IDOH Guidance on Child Lead Testing
IDOH Guidance on Child Lead Testing Law, Effective January 1, 2023
On March 10, 2022, Governor Holcomb signed into law a bill requiring healthcare providers to ensure children under the age of seven receive lead testing, and if not, to offer this testing to the child’s parent or guardian. The bill is scheduled to take effect on January 1, 2023.
The law includes references to a “blood lead screening test”, “screening children”, and “lead poisoning screening”. Each of these references refers to a capillary or venous blood lead test as defined in 410 IAC 29-1-3 and 410 IAC 29-1-25.
The law instructs the Indiana Department of Health (IDOH) to “establish guidance and standards for health care providers” who conduct screening and testing. Below is that guidance:
To ensure uniformity between HEA 1313 and the Medicaid Early and Periodic, Screening, Diagnostics, and Treatment (EPDST) guidelines, IDOH is requiring all providers to follow the steps below:
- Children should receive a blood lead test between the ages of nine (9) and fifteen (15) months, or as close as reasonably possible to the patient’s appointment.
- Children should have another blood lead test between the ages of twenty-one (21) and twenty-seven (27) months, or as close as reasonably possible to the patient’s appointment.
- Any child between twenty-eight (28) and seventy-two (72) months that does not have a record of any prior blood lead test must have a blood lead test performed as soon as possible.
If a provider can verify, via the Children’s Health and Immunization Registry Program (CHIRP), or the records from another provider, that blood lead testing has occurred at the required interval(s), they are not obligated to repeat the procedure.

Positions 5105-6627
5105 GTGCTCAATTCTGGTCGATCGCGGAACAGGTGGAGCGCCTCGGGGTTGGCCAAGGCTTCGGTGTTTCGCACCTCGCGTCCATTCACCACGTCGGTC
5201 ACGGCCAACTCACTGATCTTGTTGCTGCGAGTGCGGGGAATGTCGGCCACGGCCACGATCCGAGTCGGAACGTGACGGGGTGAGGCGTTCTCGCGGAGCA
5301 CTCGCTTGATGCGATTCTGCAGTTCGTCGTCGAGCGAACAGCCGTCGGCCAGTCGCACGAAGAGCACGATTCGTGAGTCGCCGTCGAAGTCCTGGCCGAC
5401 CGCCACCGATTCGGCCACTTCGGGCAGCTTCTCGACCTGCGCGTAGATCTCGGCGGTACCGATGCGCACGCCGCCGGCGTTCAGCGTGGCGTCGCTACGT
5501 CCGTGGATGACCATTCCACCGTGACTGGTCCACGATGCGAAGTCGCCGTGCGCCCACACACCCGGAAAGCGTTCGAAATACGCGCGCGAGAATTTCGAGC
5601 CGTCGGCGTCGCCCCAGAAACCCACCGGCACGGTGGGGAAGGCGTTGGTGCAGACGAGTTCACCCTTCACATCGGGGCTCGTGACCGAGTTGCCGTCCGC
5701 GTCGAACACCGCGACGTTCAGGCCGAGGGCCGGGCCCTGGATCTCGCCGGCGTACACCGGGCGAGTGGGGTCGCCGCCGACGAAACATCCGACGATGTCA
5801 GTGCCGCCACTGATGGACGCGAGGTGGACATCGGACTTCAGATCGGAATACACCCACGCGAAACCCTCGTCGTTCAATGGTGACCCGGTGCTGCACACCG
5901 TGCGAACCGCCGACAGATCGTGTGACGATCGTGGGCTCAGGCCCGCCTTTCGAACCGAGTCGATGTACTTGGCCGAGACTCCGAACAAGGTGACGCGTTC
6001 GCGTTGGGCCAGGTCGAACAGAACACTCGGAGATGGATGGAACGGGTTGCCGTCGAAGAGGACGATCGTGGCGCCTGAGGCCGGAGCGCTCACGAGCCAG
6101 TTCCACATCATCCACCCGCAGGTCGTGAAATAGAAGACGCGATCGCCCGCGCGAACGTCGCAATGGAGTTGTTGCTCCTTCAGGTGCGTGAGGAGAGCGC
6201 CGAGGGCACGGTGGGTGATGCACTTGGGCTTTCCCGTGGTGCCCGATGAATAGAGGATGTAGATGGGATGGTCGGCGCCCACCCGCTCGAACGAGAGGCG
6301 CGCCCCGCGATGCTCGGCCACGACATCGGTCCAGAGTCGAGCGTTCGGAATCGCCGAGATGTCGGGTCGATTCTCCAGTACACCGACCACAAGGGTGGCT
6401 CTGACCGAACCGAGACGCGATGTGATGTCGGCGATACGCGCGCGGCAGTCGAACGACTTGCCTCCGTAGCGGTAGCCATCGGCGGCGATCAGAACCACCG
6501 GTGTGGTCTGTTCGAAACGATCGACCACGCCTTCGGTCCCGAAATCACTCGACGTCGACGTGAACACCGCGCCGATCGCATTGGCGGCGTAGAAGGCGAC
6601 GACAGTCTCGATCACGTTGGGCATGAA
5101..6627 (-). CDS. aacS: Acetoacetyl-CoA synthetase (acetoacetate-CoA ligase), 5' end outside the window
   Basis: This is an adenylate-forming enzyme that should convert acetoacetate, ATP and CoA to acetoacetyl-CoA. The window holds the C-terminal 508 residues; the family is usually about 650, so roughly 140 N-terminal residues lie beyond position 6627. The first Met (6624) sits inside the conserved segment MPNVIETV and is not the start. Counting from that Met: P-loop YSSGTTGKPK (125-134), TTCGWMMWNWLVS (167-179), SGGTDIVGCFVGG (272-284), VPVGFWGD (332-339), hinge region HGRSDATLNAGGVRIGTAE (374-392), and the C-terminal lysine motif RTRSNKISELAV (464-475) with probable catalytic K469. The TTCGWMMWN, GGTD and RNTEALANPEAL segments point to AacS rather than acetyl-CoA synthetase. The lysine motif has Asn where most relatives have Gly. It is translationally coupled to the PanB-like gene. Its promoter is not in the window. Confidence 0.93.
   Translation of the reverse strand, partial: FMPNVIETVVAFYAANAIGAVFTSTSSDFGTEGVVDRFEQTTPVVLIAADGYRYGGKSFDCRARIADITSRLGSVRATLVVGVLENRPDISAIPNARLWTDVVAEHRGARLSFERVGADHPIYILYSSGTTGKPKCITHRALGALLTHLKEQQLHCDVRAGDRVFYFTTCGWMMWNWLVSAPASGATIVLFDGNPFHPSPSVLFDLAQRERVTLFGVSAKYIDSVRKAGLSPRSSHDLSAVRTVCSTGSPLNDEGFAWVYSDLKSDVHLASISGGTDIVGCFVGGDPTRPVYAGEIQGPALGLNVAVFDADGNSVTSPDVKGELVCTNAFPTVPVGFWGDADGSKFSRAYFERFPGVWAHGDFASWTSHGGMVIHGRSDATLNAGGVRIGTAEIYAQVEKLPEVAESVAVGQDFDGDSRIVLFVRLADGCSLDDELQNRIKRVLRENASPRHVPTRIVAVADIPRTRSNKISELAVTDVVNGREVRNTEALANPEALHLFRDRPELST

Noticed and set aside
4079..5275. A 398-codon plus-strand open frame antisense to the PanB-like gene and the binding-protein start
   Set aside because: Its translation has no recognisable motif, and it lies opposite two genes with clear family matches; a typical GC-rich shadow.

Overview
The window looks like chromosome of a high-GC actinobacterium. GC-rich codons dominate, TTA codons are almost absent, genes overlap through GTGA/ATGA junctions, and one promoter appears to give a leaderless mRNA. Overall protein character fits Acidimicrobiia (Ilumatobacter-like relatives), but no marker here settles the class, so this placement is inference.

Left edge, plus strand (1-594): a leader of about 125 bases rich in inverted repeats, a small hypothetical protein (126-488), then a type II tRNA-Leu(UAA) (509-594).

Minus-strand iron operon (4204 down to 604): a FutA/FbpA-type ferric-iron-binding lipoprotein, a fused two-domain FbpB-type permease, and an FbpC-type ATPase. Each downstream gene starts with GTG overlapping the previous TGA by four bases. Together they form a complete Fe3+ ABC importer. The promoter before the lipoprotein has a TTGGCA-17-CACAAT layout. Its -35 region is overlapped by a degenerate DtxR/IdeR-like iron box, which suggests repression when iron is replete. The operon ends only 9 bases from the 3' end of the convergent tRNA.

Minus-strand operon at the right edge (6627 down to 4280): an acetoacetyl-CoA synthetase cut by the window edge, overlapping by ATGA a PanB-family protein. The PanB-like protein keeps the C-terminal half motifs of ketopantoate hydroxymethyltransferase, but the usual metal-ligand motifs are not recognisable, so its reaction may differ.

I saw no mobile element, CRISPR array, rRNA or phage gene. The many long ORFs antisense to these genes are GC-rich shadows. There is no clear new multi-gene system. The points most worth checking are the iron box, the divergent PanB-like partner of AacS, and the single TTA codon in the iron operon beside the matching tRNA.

If a parent or guardian refuses to allow their child to be tested, providers are encouraged to document the refusal in writing and have the parent or guardian sign an attestation of refusal. A sample refusal attestation form is available on the IDOH Testing Requirements webpage. Providers are expected to keep a copy of the refusal, either digital or hard copy, with the patient record until the child reaches age 7. Providers are only required to keep a single refusal on file if a parent or guardian indicates they will not allow initial or follow-up testing.
Pursuant to IC-41-39.4-3, all blood lead testing must be reported to IDOH within one week of receiving the result. Both providers and laboratories must report results.
If you would like education on how to conduct blood lead testing in-office, or would like IDOH support in obtaining capillary testing supplies or lab support, please reach out to the Lead and Healthy Homes Division at 317-233-1250.